While Kiedis admits he’s had plenty of ups and down in relationships, his role as a father to his young son Everly, with model Heather Christie, has brought him “nothing but joy”.

Particularly because of his own “unconventional” upbringing by his father, actor Blackie Dammett who introduced 11-year-old Kiedis to marijuana.

“Well, I learned a lot of what not to do as a parent from him,” he smiles. “Even though my father loved me and thought he was doing the best he could, he was a little out of his mind and I think I learned from his mistakes.

“Growing up, my dad was doing tonnes of drugs so it just seemed like it was the thing to do.

“But now I know to not put my pain, sorrow, sadness, misery and psychosis onto my son.

“I just make him feel safe all the time and let him enjoy every minute of being a little boy.

“When I was a kid it was about growing up as fast as possible. “I wanted to do all the grown-up stuff like smoke cigarettes, drink and take drugs. But it stunts the growth of the mind.”

A lot of Kiedis’s troubled child-hood was laid bare in his searingly honest memoir, the best-selling Scar Tissue. When released in 2004 it caused rifts between Kiedis’ family and friends — including Flea after Kiedis revealed he’d slept with his friend’s sister.

Kiedis says: “I did regret the book for a while as there was some pain caused. But then, I started seeing the long term positive reverberating. People were reading it in hospitals, in prisons and schools and it was having a positive effect.

“I realised that the whole point of writing that book wasn’t for me, but to show that somebody can go all the way down and come all the way back and have a productive, successful happy interesting life.

“And so whatever shame, pain or difficulty or discomfort I went through, then it was worth it because I get so many people coming up to me saying their kids had read it and got their act together because of it.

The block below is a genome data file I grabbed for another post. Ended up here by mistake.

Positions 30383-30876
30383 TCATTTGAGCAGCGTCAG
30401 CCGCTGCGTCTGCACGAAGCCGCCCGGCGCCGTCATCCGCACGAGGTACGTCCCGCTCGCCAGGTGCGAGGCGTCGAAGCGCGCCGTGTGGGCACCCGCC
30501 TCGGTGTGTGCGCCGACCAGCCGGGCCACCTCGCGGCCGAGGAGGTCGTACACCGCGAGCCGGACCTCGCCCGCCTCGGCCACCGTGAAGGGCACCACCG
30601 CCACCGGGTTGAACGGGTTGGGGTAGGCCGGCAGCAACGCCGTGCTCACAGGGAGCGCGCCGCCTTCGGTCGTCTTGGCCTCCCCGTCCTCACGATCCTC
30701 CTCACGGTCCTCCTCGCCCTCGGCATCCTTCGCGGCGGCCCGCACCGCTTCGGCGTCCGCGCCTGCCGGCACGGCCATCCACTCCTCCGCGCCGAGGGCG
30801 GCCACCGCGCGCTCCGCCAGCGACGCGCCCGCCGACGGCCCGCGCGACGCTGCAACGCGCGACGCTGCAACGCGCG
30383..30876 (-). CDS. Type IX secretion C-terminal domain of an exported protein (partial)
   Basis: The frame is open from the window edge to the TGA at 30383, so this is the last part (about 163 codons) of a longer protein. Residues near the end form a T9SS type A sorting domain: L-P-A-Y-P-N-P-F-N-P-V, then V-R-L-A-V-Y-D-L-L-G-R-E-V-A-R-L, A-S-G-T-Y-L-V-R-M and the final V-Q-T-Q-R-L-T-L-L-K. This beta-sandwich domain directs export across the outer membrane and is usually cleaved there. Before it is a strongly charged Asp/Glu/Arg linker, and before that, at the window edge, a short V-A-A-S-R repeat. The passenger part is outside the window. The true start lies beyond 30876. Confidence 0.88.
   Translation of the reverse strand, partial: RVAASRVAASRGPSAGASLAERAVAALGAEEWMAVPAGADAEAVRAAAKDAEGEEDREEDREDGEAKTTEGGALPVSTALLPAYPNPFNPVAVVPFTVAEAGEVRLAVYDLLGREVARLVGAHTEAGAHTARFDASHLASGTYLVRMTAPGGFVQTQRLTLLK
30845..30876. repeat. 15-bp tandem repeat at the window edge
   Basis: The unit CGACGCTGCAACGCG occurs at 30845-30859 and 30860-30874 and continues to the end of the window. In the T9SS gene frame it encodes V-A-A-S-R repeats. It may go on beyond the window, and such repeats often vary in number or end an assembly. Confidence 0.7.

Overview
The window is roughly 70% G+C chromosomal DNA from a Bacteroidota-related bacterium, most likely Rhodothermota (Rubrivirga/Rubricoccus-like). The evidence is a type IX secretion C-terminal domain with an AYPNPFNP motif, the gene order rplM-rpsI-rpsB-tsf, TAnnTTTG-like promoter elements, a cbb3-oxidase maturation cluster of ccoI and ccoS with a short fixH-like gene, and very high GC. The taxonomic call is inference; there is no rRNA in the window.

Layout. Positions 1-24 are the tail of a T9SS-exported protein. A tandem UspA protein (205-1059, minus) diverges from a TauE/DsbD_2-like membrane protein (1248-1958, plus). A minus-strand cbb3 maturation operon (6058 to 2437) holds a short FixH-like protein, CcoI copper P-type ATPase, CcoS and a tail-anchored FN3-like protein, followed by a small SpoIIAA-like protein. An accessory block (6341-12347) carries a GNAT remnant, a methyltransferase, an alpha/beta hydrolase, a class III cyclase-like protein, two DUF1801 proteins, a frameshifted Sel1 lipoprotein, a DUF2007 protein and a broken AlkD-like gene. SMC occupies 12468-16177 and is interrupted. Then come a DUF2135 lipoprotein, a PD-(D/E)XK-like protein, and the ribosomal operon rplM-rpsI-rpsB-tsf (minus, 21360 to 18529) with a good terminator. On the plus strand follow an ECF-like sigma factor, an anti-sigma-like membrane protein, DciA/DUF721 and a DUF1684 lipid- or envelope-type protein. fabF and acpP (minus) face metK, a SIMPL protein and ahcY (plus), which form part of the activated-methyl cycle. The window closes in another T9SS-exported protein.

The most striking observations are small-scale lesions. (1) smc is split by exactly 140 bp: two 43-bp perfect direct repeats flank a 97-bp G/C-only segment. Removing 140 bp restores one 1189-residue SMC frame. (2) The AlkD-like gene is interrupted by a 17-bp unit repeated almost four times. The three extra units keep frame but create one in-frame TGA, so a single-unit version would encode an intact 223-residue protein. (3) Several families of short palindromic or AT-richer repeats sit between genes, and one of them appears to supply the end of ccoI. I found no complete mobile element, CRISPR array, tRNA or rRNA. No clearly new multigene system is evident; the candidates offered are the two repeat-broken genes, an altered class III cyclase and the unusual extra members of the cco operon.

And will Flea, now writing his own memoirs, be revealing any hidden secrets?

“Well I’m writing it all on my own with no one helping me,” he says.

“It depends how people see stories from their past — we all tend to have different viewpoints.

“But it’s really important to me that I write it.

“I’d rather be a bad writer and make a book that might not be as professional, but do it in my own voice.”

In August the Chili Peppers headline Reading and Leeds Festival for the first time. Kiedis says:

“It is an honour and nice to as that on the list. We have played a tonne of festivals like Glastonbury and the Isle of Wight but for some reason we’ve never played Reading.

“I don’t know what fans can expect but it will show how relevant we still are.

“This new album shows we aren’t a heritage band, we never have been. I love those 15-year-olds but I also love the 85-year-olds.

“I love all the people we play for and connect to our music. Flea and I said that if we get to the point where we are just playing the hits, we wouldn’t want to do it.

“It’s the same with this new album. I played it the other day and I was floored. I’m a fan. The tones and the groove that Josh and Flea play – I’ve never heard them sound like the before.

“This band are at their very best. Right now. Forget the past as it’s a new chapter and a brand new era.”

•Red Hot Chili Peppers’ album The Getaway is out today